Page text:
Although the Sperrys work to make their process more efficient, Jason said the farm currently isn’t making money on anything.
“Eggs are usually our source of income and right now we are losing 5 cents on every dozen.”
They have a contract with Hillandale Farms, which handles all of the logistics and marketing of the eggs. The farm’s long-standing partnership with Hillandale dates back to the 1980s.
“We produce enough eggs for all of Allegheny County,” Sperry said, “but our eggs are sent all over the region.”
The family also runs a compost business, with facilities that process the chicken manure. They sell the manure compost to local farmers for field application by the truckload, selling about 1,000 truckloads a year, said Sperry, a Penn State agricultural engineering graduate. The compost processing is a way to diversify the farm, he adds, “and serve our neighbors with the high quality nutrients poultry manure has to offer.”
Other recent updates include a truck wash, installed in the spring of 2016. Every truck must go through the wash before coming onto the farm.
“The truck wash is our first line of defense,” Sperry said. “We don’t have a lot of cross-contamination situations because we don’t share many resources with other farms, but some of the ingredients for our feed come from out West. You can never be too safe.”
They also don’t share service reps, for the most part, either, he said. Everyone who works there changes their clothes when they get to work and before they leave. All workers and family members have designated footwear, Sperry said. At the entrance of each of their barns, they use dried bleach foot baths.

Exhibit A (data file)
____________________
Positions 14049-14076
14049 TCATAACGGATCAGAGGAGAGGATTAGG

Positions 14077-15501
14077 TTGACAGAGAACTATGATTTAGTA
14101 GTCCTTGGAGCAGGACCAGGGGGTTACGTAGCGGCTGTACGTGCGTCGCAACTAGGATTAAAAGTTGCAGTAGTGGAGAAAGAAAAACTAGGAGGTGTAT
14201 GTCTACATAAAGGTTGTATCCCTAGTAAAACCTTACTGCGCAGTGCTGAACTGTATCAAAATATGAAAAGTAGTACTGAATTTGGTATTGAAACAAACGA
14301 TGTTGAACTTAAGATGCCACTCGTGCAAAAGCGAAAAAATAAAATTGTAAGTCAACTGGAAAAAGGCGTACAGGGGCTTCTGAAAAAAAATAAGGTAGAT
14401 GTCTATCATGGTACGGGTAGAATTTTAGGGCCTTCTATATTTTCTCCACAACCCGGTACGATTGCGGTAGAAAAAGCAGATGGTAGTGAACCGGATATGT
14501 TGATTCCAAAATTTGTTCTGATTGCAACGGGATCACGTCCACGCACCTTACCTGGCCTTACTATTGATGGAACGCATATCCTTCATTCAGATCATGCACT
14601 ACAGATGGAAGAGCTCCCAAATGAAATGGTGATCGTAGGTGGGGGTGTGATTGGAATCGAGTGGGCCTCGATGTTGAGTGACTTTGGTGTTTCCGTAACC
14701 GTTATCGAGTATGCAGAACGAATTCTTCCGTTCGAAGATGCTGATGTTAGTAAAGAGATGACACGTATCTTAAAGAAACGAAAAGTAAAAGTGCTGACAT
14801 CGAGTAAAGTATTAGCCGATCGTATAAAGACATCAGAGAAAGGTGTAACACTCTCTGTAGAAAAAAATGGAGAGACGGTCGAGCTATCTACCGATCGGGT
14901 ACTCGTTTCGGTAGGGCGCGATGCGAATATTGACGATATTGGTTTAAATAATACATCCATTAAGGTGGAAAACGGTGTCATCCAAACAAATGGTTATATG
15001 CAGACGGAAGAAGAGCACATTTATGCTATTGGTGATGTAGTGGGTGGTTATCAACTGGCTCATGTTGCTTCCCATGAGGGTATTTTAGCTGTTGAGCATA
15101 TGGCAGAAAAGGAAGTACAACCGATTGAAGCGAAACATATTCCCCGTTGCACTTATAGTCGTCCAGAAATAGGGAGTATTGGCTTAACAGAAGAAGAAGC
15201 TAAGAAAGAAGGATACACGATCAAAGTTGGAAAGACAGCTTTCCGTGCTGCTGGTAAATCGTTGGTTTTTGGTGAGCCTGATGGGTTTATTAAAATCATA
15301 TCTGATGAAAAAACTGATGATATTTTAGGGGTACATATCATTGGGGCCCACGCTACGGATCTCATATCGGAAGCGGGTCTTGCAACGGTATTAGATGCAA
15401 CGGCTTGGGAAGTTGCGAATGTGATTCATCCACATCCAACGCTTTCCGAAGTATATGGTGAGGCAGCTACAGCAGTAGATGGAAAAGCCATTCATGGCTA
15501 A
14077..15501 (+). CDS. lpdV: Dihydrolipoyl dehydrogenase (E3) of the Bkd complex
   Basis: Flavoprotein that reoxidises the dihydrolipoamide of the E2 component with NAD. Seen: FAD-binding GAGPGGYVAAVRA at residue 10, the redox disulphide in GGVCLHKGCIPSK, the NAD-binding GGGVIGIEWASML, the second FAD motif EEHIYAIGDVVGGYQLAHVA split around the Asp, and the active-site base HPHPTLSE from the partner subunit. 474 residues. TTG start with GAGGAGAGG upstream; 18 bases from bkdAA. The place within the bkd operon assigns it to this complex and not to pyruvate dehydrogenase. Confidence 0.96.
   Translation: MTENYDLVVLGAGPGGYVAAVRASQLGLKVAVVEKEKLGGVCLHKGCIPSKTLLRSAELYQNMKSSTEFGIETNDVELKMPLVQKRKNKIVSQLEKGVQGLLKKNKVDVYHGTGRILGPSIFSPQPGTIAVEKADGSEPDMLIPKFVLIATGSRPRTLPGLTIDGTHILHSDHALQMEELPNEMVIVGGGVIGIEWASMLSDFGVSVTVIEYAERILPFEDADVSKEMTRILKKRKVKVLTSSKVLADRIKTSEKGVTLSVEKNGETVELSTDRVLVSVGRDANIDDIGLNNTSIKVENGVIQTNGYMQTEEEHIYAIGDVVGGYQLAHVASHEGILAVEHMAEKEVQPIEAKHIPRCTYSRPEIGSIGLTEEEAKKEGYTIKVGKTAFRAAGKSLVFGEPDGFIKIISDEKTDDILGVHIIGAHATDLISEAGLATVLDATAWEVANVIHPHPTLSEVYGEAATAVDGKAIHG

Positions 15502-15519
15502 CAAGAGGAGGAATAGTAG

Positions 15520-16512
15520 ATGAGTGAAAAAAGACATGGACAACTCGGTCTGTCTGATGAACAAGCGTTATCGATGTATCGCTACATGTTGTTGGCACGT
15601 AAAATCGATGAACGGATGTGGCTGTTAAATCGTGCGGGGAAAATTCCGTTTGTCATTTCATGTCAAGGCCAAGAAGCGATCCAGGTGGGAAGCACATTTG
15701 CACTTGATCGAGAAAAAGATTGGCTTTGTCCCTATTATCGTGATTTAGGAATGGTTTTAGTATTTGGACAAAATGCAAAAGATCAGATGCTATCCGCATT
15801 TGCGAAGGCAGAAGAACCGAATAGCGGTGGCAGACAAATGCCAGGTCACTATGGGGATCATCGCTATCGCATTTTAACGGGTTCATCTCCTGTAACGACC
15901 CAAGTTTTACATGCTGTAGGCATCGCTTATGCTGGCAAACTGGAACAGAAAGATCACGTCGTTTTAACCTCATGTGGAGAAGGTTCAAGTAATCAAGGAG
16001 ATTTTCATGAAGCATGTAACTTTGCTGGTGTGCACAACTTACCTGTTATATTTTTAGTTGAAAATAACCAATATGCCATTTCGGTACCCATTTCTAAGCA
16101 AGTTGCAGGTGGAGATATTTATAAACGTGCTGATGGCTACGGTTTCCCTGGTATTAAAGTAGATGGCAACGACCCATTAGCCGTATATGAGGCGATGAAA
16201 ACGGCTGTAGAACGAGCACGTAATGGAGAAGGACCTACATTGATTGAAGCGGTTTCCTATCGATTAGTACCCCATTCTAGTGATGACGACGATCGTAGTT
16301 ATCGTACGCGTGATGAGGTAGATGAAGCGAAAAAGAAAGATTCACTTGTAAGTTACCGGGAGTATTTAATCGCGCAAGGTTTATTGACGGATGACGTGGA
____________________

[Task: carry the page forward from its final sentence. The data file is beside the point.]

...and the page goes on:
Between flocks, the Sperrys wet wash and fumigate the house, as young birds are the most susceptible to diseases. Chickens are treated at 15, 30 and 45 weeks for salmonella. At the end of their life, they are tested for avian influenza.
Sperry said they have been testing for salmonella since the ’90s as part of the National Poultry Improvement Plan. Employee trainings are held annually to stress the importance of biosecurity, he added.
“If we were to get an outbreak, it is likely to come from wildlife, not another farm because of our location, so we warn our employees that if they have been out in the woods hunting, they need to be extra cautious,” Sperry said.
The farm has an emergency plan, including facility lockdown procedures, in the event an outbreak is found. They also have Safe Quality Foods certification, which requires their records are audited to validate their food safety control systems, said Sperry, “We take documentation seriously.”
The biggest challenge is the conversion to cage-free birds, he said.
“As a state or nation, we haven’t defined the term; we don’t know what it really means.”
Understandably, he doesn’t want to build a new facility or update older buildings and then be told “that isn’t the right cage free.” They are in a holding pattern until more answers concerning “cage free” are defined.